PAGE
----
Taking your furry pal to the veterinarian on a regular basis — even if they hate it — is an important part of keeping them healthy and happy. But how often should you schedule appointments? The answer will vary depending on a dog's breed, age, and overall health.
While the cost of a checkup visit (including making sure dogs are up to date on vaccinations and treatments) may run you anywhere from $50 to $250, keep in mind that preventive care and routine checkups can help keep pets healthier for longer — saving you money and stress in the long run.
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For young, healthy dogs, the American Veterinary Medical Association recommends scheduling checkups at least once a year. During these appointments, a vet will perform a physical exam, check for signs of illness or injury, and update necessary vaccinations or booster shots.
For older dogs, or those with chronic health conditions, more frequent visits may be necessary. A vet may recommend biannual or even quarterly checkups to monitor their condition and make adjustments to treatment plans.
Dogs are considered senior or "geriatric" at different ages depending on breed and size. Smaller breeds such as Chihuahuas and toy breeds tend to have a longer lifespan and may not be considered senior until they reach 10 or 11 years old, according to VCA Hospitals. On the other paw, larger breeds such as Great Danes and Saint Bernards may be considered senior as early as 5 or 6 years old.
The general rule is that dogs are considered senior when they reach around 7 years of age, remembering that some breeds may age faster than others.
What Can I Expect During a Routine Checkup?
A routine checkup at the vet typically includes a physical examination, during which the vet will check vital signs such as heart rate, breathing, and temperature. A dog's eyes, ears, nose, and throat will be checked, as well as the condition of their skin and coat to note rashes or excessive dryness. The vet may also examine the dog's teeth and gums to look for signs of dental problems, and check joints and musculoskeletal system for signs of pain or discomfort.
A vet will likely ask the pet owner questions about the dog's behavior, diet, and exercise habits, as well as concerns or issues they may have noticed at home. The vet may also update vaccinations and provide preventative care such as flea, tick, and heartworm treatment. If vets find concerning signs or symptoms, they may recommend additional testing or treatment.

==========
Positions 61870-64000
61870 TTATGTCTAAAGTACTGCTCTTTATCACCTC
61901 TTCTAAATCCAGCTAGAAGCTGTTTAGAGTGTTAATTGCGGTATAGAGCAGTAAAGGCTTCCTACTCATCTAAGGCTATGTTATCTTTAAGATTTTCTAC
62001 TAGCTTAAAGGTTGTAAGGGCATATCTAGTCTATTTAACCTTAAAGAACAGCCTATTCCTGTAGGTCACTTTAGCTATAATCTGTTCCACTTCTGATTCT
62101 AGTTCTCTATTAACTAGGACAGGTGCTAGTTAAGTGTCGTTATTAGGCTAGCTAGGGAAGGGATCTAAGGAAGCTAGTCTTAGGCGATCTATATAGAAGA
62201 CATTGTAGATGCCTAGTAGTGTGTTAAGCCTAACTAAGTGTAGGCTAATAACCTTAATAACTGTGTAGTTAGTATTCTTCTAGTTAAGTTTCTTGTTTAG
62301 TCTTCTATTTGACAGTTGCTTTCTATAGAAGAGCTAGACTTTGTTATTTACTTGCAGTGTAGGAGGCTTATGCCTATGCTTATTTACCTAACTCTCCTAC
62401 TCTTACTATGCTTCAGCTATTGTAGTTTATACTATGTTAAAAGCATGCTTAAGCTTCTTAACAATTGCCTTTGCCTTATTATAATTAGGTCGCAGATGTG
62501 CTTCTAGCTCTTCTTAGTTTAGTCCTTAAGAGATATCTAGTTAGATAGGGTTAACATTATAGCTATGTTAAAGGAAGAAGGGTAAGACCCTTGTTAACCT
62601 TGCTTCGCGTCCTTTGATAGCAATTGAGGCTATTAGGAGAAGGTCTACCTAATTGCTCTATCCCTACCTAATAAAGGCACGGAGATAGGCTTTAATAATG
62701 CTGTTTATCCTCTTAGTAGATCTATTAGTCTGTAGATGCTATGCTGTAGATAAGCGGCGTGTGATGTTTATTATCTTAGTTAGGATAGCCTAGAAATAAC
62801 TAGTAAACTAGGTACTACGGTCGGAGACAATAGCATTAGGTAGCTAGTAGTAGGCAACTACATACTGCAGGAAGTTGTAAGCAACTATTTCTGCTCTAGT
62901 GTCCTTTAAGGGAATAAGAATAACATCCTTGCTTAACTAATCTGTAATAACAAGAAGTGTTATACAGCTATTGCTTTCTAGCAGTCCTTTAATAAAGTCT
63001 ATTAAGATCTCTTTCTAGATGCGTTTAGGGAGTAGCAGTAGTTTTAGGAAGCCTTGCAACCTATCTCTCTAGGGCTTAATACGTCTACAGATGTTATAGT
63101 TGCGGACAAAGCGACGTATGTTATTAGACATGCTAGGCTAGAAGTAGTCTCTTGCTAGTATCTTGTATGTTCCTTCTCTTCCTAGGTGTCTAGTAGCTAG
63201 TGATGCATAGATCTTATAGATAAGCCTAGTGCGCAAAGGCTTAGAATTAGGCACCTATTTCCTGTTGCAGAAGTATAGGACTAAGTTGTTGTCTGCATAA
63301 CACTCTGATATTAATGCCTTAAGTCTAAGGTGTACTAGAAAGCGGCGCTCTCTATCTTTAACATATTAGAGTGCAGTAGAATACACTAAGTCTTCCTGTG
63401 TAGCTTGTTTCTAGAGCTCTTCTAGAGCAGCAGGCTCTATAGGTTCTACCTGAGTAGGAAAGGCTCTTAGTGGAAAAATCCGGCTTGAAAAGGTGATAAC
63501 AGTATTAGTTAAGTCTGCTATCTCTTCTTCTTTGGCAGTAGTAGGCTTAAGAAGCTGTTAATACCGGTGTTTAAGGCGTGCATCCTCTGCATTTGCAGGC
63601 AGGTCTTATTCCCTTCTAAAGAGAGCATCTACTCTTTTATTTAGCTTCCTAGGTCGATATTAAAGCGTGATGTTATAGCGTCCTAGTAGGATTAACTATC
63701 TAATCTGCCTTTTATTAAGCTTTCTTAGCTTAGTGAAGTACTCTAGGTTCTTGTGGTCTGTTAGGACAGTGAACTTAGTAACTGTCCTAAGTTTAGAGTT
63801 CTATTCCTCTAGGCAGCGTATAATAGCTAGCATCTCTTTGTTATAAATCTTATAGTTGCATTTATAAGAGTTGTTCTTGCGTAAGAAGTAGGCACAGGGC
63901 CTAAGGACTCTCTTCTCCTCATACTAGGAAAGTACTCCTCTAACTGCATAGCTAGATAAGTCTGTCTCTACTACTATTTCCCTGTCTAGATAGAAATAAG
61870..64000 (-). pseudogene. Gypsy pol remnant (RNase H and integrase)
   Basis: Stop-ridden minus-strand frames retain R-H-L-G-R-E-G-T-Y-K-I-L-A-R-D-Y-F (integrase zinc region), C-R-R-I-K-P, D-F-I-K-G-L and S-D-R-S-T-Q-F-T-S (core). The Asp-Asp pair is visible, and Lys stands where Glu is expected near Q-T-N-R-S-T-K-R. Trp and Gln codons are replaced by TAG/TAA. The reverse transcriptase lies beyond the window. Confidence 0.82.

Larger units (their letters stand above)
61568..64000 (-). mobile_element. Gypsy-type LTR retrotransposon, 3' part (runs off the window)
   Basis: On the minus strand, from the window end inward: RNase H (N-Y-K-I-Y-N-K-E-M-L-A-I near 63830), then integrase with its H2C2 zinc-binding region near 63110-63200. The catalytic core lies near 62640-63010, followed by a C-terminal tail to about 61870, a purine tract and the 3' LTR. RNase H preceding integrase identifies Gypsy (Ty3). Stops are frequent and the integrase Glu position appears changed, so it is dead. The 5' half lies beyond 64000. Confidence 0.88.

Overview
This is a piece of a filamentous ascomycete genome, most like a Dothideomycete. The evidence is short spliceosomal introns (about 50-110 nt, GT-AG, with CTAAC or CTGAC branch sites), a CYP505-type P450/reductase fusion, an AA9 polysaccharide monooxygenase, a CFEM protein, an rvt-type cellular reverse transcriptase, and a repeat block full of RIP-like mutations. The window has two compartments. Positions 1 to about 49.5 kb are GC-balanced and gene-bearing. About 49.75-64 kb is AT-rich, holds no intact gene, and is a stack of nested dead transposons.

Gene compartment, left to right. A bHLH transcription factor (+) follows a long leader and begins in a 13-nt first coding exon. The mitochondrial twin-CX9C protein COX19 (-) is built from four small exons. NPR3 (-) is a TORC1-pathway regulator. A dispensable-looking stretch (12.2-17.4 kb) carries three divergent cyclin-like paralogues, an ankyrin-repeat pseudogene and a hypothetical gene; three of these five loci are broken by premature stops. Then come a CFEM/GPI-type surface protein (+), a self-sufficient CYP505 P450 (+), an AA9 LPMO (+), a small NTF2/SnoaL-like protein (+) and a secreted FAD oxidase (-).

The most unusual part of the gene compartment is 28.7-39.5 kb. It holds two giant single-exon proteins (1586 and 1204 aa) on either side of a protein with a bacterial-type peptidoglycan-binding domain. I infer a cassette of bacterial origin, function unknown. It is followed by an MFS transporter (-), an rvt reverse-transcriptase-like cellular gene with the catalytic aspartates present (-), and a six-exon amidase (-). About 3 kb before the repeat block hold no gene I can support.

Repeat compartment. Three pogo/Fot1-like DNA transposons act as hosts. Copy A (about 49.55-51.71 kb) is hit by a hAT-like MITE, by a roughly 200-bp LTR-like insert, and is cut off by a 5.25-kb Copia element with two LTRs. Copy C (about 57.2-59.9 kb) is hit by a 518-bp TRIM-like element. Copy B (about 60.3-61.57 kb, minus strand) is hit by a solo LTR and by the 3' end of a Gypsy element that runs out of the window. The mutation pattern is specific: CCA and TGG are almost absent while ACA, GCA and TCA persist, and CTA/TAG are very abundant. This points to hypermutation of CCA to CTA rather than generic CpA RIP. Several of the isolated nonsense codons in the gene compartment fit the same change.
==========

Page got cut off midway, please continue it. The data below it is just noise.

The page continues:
Prevention Is Key
Dental issues such as gingivitis and periodontal disease are one of the most common problems seen by vets, and if not treated in time, can lead to rotting teeth and infections. Regular dental checkups and professional teeth cleaning by a veterinarian can help prevent and treat dental issues, and maintaining good oral hygiene at home by brushing a dog's teeth regularly and giving them dental chews or toys is also important.
It’s worth noting that some dog breeds such as poodles, Yorkshire terriers, and Maltese, as well as some brachycephalic breeds (dogs with short snouts) such as bulldogs, pugs, and Shih Tzus are prone to dental issues due to their small jaw and crowded teeth; larger breeds such as boxers, Great Danes, and Saint Bernards also have a higher likelihood of developing dental problems due to their large jaws and teeth. Additionally, breeds that have a genetic predisposition to certain health conditions, such as golden retrievers, may be prone to certain genetic dental conditions and joint issues.
Treatment for other common ailments, such as parvovirus, kennel cough, and heartworm disease, can cost thousands of dollars and subject your dog to harsh medications and treatments — or even surgery. But these can be prevented by vaccines and regular checkups. Vaccines for parvovirus typically cost between $50 to $170, whereas treatment for it will run between $500 and $2,000 on average.
The Bottom Line
In addition to routine checkups, it's important to bring a dog to the vet if you notice unusual symptoms or changes in behavior. This could include symptoms such as vomiting, diarrhea, loss of appetite, or difficulty breathing. These signs could indicate a serious health problem, and prompt medical attention is crucial.
Overall, the key to keeping a dog healthy is to work closely with the vet to establish a routine that works best for you and your dog, and always be vigilant for signs of illness or injury. Staying on top of a dog's health helps ensure that your four-legged bestie lives a happy and fulfilling life for many years to come.